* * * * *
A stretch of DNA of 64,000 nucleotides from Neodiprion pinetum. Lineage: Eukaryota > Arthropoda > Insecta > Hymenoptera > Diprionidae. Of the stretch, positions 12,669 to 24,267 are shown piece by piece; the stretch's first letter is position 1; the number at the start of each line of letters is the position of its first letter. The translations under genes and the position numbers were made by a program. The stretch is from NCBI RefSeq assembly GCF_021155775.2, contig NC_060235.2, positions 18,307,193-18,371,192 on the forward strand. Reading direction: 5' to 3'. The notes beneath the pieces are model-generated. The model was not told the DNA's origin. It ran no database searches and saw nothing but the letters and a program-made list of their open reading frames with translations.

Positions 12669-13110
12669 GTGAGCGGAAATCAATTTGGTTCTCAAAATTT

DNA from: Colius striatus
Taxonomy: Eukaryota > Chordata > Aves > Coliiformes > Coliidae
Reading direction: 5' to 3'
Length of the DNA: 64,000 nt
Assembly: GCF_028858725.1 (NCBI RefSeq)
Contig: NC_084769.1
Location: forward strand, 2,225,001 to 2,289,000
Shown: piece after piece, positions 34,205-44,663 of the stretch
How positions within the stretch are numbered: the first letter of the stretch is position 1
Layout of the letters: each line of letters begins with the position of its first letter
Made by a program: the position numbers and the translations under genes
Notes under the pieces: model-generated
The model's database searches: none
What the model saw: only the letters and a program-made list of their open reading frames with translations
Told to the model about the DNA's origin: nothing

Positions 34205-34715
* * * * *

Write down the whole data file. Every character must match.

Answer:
A stretch of DNA of 64,000 nucleotides from Neodiprion pinetum. Lineage: Eukaryota > Arthropoda > Insecta > Hymenoptera > Diprionidae. Of the stretch, positions 12,669 to 24,267 are shown piece by piece; the stretch's first letter is position 1; the number at the start of each line of letters is the position of its first letter. The translations under genes and the position numbers were made by a program. The stretch is from NCBI RefSeq assembly GCF_021155775.2, contig NC_060235.2, positions 18,307,193-18,371,192 on the forward strand. Reading direction: 5' to 3'. The notes beneath the pieces are model-generated. The model was not told the DNA's origin. It ran no database searches and saw nothing but the letters and a program-made list of their open reading frames with translations.

Positions 12669-13110
12669 GTGAGCGGAAATCAATTTGGTTCTCAAAATTT

DNA from: Colius striatus
Taxonomy: Eukaryota > Chordata > Aves > Coliiformes > Coliidae
Reading direction: 5' to 3'
Length of the DNA: 64,000 nt
Assembly: GCF_028858725.1 (NCBI RefSeq)
Contig: NC_084769.1
Location: forward strand, 2,225,001 to 2,289,000
Shown: piece after piece, positions 34,205-44,663 of the stretch
How positions within the stretch are numbered: the first letter of the stretch is position 1
Layout of the letters: each line of letters begins with the position of its first letter
Made by a program: the position numbers and the translations under genes
Notes under the pieces: model-generated
The model's database searches: none
What the model saw: only the letters and a program-made list of their open reading frames with translations
Told to the model about the DNA's origin: nothing

Positions 34205-34715